Percussion might very well be the oldest form of communication known to man, but practitioners of the percussive arts are often relegated to supporting roles in the majority of today's music. When percussionist Lloyd Haber received an invitation to form a group for the 2009 Long Beach Jazz Festival, he fought this notion and put together Bones & Tones, which places percussion right at the center of the action. Using marimba and vibraphone as the lead voices, Haber formed a percussion-plus-bass quartet that's more world music" than jazz," though designations are of less importance than the music itself.read more
Calling all trombone enthusiasts! This septet includes four trombonists and devotes most of this album as an homage to jazz trombone moments of the past. Beginning life in Southern Maine as the Maine Bones," this group gravitated to New York, took on a new identity, went through various personnel changes, and presents a tribute to trombone masters on its first album.
In addition to two original compositions by Scott Reeves, the album revisits J.J. Johnson's Shutter-bug" from his mid-1950's Columbia date J.J. Inc.. Shutterbug" is an unusual twenty-bar blues in which the the Manhattan Bones recreate Johnson's solo. ...read more
I wish my friend Bill Swanson were alive to hear this. Bill loved the trombone, and would have greatly admired this picturesque performance by Slide Hampton’s World of Trombones in concert at the Manchester Craftsmen’s Guild in Pittsburgh. This is wall-to-wall ‘bones, as Slide leads a dozen of the country’s finest through their paces and welcomes guest soloist Bill Watrous on Ray Noble’s “Cherokee,” Billy Strayhorn’s “A Flower Is a Lovesome Thing” and his own “Blues for Eric.”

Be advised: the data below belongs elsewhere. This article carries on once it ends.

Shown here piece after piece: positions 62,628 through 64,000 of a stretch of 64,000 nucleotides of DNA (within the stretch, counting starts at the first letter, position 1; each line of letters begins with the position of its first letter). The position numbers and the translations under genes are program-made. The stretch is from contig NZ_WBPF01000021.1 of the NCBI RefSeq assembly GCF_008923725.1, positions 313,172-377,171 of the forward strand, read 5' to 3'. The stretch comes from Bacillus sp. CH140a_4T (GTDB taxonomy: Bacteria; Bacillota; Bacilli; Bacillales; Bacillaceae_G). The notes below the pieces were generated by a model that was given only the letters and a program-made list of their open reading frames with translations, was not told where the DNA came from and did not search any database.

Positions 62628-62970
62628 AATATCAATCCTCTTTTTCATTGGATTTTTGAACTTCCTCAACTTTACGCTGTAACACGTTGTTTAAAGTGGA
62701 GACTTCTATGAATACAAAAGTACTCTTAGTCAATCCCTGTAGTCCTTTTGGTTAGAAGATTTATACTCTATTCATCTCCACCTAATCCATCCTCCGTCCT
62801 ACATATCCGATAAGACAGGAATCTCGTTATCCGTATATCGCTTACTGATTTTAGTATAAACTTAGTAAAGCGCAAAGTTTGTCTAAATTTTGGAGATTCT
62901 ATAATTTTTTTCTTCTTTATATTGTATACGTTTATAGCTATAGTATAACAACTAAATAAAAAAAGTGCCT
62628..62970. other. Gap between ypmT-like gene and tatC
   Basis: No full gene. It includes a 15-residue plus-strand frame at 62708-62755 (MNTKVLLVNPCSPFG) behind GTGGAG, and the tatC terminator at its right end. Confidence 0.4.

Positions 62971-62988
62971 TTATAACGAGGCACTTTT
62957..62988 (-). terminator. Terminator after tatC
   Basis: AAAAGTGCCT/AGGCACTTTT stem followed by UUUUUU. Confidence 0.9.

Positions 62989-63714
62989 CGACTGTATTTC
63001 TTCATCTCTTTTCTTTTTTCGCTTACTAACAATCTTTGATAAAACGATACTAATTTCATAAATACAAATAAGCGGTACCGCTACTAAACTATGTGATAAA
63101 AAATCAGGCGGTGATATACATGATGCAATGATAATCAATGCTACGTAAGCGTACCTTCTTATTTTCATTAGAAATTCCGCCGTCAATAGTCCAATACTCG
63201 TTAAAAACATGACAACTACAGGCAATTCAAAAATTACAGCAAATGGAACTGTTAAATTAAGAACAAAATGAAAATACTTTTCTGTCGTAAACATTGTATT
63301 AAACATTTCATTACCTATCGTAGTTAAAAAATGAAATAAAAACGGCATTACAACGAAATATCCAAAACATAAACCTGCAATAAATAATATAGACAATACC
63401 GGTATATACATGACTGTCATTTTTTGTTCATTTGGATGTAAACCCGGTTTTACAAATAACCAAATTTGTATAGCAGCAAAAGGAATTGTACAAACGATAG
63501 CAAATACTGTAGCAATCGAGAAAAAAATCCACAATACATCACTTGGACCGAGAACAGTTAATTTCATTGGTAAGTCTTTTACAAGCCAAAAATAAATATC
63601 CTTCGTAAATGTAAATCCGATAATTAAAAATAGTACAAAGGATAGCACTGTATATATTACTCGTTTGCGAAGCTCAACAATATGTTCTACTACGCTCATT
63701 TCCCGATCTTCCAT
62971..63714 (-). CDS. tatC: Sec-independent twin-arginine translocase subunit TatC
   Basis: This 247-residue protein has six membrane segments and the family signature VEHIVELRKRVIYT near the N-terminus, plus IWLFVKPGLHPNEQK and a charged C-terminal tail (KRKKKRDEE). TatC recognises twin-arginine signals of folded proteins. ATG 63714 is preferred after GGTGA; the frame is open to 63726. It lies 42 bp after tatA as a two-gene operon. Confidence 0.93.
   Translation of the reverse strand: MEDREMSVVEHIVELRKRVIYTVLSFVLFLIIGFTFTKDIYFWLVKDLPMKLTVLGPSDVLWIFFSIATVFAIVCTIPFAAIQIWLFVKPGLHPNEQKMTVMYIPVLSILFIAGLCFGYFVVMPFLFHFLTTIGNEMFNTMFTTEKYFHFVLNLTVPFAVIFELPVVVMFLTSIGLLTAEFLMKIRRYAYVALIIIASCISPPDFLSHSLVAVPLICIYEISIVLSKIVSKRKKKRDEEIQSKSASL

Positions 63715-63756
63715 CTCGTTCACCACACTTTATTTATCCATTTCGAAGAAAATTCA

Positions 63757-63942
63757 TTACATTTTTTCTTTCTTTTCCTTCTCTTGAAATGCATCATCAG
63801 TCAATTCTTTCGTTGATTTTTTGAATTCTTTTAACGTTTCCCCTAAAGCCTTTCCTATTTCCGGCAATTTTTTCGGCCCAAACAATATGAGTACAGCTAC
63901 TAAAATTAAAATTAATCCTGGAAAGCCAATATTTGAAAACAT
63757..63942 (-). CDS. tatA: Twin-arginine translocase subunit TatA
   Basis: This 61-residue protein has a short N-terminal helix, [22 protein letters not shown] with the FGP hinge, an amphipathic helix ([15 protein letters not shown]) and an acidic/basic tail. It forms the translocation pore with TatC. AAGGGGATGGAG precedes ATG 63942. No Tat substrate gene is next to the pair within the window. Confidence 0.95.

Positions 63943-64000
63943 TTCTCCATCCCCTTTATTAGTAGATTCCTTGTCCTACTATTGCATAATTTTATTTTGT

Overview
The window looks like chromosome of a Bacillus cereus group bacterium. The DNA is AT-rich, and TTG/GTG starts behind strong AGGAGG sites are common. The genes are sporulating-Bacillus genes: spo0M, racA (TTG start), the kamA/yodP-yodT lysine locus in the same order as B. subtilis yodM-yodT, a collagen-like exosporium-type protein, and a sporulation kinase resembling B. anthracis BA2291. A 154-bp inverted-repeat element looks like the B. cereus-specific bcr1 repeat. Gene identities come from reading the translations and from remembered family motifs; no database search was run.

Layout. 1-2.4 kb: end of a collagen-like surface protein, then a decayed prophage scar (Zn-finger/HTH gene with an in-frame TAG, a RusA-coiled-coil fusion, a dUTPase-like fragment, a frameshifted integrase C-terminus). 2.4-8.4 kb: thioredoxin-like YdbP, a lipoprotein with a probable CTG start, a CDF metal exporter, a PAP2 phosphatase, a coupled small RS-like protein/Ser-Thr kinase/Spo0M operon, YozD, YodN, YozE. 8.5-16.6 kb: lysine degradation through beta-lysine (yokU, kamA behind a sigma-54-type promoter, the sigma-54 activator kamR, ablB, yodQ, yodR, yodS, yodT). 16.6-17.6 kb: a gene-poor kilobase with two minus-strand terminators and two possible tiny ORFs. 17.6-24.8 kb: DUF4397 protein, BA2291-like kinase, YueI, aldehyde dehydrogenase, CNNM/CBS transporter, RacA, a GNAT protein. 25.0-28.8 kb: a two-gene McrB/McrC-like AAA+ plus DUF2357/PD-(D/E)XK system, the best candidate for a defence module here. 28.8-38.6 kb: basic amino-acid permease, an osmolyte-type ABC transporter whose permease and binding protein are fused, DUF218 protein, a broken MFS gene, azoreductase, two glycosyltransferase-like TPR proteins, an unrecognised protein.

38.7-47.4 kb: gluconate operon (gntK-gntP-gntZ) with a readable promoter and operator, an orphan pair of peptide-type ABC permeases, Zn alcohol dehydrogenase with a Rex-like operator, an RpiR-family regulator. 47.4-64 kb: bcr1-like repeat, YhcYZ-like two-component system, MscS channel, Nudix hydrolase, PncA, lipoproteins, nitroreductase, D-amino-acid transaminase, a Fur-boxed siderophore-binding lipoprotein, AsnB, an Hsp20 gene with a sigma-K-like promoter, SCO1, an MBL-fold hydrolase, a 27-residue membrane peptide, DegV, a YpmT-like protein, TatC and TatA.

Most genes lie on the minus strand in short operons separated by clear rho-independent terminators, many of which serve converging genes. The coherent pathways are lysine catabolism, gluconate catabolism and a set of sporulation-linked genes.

Hampton, who turned seventy last year, is not only a marvelous player himself but knows how to bring out ...read more
Here’s a generous helping of holiday cheer from the Capitol Bones Big Band that’s sure to help make anyone’s season happy and bright. Having somehow overlooked Stan Kenton’s album Merry Christmas more than forty years ago, I was delighted to learn that the DC-based Capitol Bones planned to record a new one using trumpets, mellophones and some of the original charts penned by Ralph Carmichael or Stan himself. Now that I’ve listened to the album, that delight has given way to admiration, as A Stan Kenton Christmas is even better than envisioned.
Inspired by Kenton’s earlier endeavor, ...read more
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